So, if you are looking for something different for a Hen’s Party, contact Shoso Shimbo and he can show you some examples of his work with flowers and how to find relaxation and create a warm and vital atmosphere among the participants which will help lead to a memorable wedding.

Tuesday 4 August 2015

Ikebana Today 38

To answer the question, "Is Ikebana art?", we need to look into the history
of Ikebana as well as that of art in the 20th century. When and how did they
interact in that century? While it is relatively easy to overview the
history of Ikebana, the history of art seems to be so chaotic.

I found contemporary art and its history are very hard to comprehend. In
particular the Japanese literature on the topic is difficult to
comprehend. Why do they have to be like that? Maybe because they are talking about something they don't really understand?

Fortunately, a number of great introductory books on contemporary art have
been recently published. I guess that many people must have felt the same
way about the literature on the contemporary art. One of the books I liked
was "Why Is That Art?" by Terry Barrett, Oxford U.P. (2012). From the
reading of the book, I will summarise the history of art briefly in the next

This small work is a good example of assembling different plant materials in
harmony. The process of making it was a true meditation. I'm going to use
this image for my free calendars for next year. Please download them for
free from my website. You can also read my articles published in Living Now
for free online. Lastly, please check the results of the Ikebana Gallery Award 2015 in my site.

Thursday 23 July 2015

Tuesday 21 July 2015

Monday 20 July 2015

Ikebana Today 37

I have been talking about what Ikebana is and came to a conclusion last month. Our next question is “Is Ikebana Art?” To answer that question, first we have to make it clear what art is. But that is a very difficult question. Not many people can give a clear and concise answer, because there are so many definitions of art. All I can do is to give my own answer.

I’ll give my conclusions first. Is Ikebana art? There are some artistic factors in it. Is Ikebana contemporary art? Over 99% of Ikebana is not contemporary art.

With regards to Ikebana and art there are a couple of notable points. First, it was proposed that Ikebana is an art form in the influential New Ikebana Declaration in 1930’s. Among many Ikebana artists who were influenced by this declaration are the head masters of the Sogetsu and Ohara schools that developed significantly after the war. Arguing that Ikebana is art helped them gain many new students. What did they mean by art at that time?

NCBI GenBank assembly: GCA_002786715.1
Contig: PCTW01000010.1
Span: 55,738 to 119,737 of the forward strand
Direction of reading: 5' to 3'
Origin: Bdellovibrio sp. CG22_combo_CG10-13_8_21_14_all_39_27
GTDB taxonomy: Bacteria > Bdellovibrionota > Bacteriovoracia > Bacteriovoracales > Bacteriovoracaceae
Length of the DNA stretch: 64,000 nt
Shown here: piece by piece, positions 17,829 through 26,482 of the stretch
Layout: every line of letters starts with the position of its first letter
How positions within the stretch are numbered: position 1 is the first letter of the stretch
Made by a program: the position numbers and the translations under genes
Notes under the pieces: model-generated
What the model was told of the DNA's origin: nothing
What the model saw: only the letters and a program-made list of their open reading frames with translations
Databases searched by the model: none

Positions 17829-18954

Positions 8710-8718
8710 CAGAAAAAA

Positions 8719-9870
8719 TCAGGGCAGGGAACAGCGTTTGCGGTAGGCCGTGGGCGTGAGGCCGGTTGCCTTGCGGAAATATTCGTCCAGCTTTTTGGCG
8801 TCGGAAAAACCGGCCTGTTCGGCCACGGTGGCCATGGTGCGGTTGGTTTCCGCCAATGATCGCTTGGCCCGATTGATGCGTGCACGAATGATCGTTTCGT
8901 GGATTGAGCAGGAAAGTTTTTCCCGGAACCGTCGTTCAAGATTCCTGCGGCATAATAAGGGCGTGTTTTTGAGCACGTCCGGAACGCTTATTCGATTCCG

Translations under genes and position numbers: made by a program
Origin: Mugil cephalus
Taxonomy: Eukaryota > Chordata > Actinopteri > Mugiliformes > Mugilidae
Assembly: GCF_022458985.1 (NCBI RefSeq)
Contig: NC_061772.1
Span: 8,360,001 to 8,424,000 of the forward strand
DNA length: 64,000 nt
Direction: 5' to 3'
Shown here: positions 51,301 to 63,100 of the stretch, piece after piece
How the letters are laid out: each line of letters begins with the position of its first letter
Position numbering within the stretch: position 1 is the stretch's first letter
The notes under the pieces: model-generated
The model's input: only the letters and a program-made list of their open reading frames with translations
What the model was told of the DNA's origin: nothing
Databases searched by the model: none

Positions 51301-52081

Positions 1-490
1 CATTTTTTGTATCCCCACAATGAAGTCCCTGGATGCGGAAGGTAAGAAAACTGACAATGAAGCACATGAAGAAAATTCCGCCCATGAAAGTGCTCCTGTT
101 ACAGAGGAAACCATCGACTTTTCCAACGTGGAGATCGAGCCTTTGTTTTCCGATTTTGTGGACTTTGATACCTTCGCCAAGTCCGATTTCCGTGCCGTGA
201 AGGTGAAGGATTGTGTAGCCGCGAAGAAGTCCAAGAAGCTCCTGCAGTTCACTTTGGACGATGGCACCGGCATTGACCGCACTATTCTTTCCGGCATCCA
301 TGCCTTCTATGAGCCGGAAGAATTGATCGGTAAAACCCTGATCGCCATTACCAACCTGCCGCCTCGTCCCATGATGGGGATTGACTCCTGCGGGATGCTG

Next, Ikebana has been influenced by Western art since the Meiji restoration. How about now? Can Ikebana be part of contemporary art? What is contemporary art anyway? We need to know certain basic things to understand what contemporary art is. We will think about all those issues from now on.

The work I show this month is a commercial boxed flower that is not too expensive and easy to carry. Can we make such an Ikebana work? Not many Ikebana artists have researched this aspect. 

I would like to let you know that my article, Ikebana in English: Bibliographical essay was published in International Journal of Ikebana Studies, Vol.2. The journal is available now. Check my site for the details.      

Sunday 28 June 2015

Thursday 25 June 2015

Thursday 4 June 2015

Ikebana Today 36

I have been discussing the meaning of the term, ikebana. It is a style of Ikebana developed in the Muromachi period, while Ikebana (with a Capital I) is the general term to encompass all styles of Japanese flower arrangement.

It is proposed that the original meaning of ikebana as well as Ikebana is to  give a new life to a  flower. Arranging flowers is like a ritual that gives new life to the dead cut flower. Ikebana may be comparable to a rite of passage.  

In Japan, births, marriages, coming of age and funerals are all rites of passage that signify the death of old self and rebirth of a new self. It is important to realise that the cut flower as material for Ikebana and a flower as Ikebana work are completely different. Arranging flowers may be like conducting a funeral or a marriage. In any case, that is how I define Ikebana.

The next question is “is Ikebana art?” 

This is my work, Heart,  that I exhibited for the Melbourne International Flower and Garden Show in 2015. It may look simple but it was very hard to make, taking us 3 days to complete. Please visit my site to see a You Tube video of our works at the show. I’m pleased that some of my students also participated in the show.

A few notices:

My course, Japanese Aesthetics: Ikebana to Contemporary Art at RMIT University will start again in July this year. Three Ikebana papers of mine were published this month, including “Ikebana in English: Bibliographical Essay in the International Journal of Ikebana Studies, Vol.2. Please visit my site for the details.

Wednesday 20 May 2015

Shoso's Course at RMIT University

Shoso Shimbo will again teach  "Japanese Aesthetics: From Ikebana to Contemporary Art" at School of Architecture and Design, RMIT University from July 2015. It will be available for anyone (not just for RMIT students). This class will take participants on a journey to explore the theory of Japanese aesthetics through practical exercises.

Tuesday 12 May 2015

Ikebana Today 35